The Flint Water Problem Part III: Protecting Your Water Quality

The Safe Drinking Water Act, enacted in 1986, required the Environmental Protection Agency to set standards for the concentration of lead in public pipes and pushing for “lead-free” water systems. But, lead is everywhere. Lead enters our bodies from drinking water, as well as dust, soil and air. In fact, the Environmental Protection Agency (EPA) lists the primary source of lead exposure is from inhaling dust or eating particles contaminated by lead paint chips. Lead was a commonly used in paint, gasoline and many other materials for years before it was considered toxic.

Since lead is so common and toxic, it takes very little lead exposure to damage a child compared with an adult, especially fetuses and infants. Low levels of lead exposure are linked to damage to a child’s blood cells and nervous system, as well as learning disabilities, poor hearing, impaired growth and more. Many experts suggest that parents get their children’s lead level tested at ages 1 and 2, and possibly more often, depending on the area of the country. The test is easily done by a pediatrician or health department.

Just like in Flint, lead can be found in plumbing materials, including faucets, pipes, fittings and the solder that holds them all together. They can become corroded and release lead into the water. According to the EPA, corrosion is likely the result of high acidity or low mineral content in the water. Testing kits are available for sale online and in stores. The Center for Disease Control and Prevention (CDC) has a long list of instructions for testing for lead.  Many companies can also test for lead throughout a home, testing water, paint and other household sources. These companies can also make recommendations for removal, if necessary. The EPA also recommends that you should verify the lead-reduction claims of device manufacturers by checking with NSF International or the Water Quality Association.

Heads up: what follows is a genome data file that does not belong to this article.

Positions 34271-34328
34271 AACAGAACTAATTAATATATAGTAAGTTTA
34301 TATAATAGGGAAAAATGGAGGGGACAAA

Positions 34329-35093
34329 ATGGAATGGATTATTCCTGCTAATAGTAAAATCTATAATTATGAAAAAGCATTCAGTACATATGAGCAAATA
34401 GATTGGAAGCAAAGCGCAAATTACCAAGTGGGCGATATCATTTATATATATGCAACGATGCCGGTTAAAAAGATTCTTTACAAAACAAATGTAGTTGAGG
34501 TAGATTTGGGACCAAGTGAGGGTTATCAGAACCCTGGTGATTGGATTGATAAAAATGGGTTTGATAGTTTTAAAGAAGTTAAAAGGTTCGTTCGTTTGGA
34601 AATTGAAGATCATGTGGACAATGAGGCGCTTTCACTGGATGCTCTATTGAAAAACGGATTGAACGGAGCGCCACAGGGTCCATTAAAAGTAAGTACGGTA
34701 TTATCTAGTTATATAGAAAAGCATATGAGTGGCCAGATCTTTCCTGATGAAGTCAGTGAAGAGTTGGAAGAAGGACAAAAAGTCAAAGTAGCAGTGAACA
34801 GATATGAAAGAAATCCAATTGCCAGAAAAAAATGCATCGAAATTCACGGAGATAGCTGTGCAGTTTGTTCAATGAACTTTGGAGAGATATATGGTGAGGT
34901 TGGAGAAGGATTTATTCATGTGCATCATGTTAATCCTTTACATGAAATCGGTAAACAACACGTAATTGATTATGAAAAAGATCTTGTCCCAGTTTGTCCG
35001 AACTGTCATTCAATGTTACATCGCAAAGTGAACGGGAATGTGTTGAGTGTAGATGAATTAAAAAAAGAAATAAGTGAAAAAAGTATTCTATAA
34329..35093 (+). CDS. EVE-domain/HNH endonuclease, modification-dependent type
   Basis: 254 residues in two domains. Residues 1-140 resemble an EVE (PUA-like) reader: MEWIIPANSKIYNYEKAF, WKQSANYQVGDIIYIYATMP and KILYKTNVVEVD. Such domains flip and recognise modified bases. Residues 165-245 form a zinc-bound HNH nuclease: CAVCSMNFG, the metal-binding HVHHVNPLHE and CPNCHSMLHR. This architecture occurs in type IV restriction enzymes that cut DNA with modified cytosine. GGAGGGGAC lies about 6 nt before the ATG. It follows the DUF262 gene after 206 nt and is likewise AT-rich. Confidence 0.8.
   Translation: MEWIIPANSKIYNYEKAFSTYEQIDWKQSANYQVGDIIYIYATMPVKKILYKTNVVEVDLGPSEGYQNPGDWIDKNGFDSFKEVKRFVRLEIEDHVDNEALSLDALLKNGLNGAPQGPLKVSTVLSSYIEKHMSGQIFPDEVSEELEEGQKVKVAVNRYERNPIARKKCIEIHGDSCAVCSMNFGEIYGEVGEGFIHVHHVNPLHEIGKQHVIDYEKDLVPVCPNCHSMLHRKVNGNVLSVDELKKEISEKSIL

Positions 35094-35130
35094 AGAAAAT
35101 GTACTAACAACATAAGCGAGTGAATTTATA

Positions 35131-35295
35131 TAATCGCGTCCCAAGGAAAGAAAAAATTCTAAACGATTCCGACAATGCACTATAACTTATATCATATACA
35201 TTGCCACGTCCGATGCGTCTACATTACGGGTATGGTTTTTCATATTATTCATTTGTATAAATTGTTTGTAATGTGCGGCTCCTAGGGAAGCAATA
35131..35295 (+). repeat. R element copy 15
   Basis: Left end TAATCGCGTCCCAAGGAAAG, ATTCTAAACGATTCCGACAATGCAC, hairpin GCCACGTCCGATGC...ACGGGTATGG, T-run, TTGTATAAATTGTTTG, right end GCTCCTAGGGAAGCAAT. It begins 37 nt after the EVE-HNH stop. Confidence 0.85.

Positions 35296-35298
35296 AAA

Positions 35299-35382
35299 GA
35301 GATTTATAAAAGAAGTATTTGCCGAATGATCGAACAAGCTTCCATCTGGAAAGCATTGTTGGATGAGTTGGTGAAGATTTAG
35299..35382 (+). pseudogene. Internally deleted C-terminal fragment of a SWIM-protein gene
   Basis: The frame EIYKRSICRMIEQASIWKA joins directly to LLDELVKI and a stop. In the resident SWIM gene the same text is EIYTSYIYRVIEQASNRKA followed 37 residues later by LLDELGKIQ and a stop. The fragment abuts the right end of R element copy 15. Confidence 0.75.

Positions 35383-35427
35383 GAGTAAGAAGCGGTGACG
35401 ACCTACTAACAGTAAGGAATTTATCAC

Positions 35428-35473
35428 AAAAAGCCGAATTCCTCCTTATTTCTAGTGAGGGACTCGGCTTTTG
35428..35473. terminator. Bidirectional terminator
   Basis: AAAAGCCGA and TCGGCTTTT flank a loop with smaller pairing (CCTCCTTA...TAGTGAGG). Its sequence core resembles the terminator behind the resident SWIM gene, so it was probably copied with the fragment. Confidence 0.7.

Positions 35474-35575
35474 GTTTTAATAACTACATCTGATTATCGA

Testing for lead in your water is only one part of the solution. If lead is found in the water, you can use bottled water for drinking and cooking. Most of the time, the lead level is low enough that you can still use tap water for washing and bathing.You can also have a whole house water filter installed. Whole house water filters remove more than just lead. They remove dirt, silt, clay, and sediment, as well as chlorine, pesticides and other chemicals. They can also minerals that create acidic water that can damage your pipes and water heater.

Once you’ve determined that your water is safe to drink, you can fight the effects of lead with good nutrition. The EPA has guidelines on maintaining a healthy diet to mitigate the effects of lead and even has recipes. They recommend a diet of iron-rich foods, calcium-rich foods, and Vitamin C-rich foods to protect you from the harmful effects of lead. They also have recommendations to lower your families general exposure. For example:

  • Get your children tested for lead, even if they seem healthy and wash anything that may end up in a child’s mouth (toys, hands, etc.)
  • Get your home tested for lead if it was built before 1978. Call 1-800-424-LEAD for more information.
  • Regularly clean floors, windows, under tables and other surfaces using damp methods that control dust.
  • Always wash your hands before eating.
  • Do not use imported pottery to store or serve food.

And many other recommendations.

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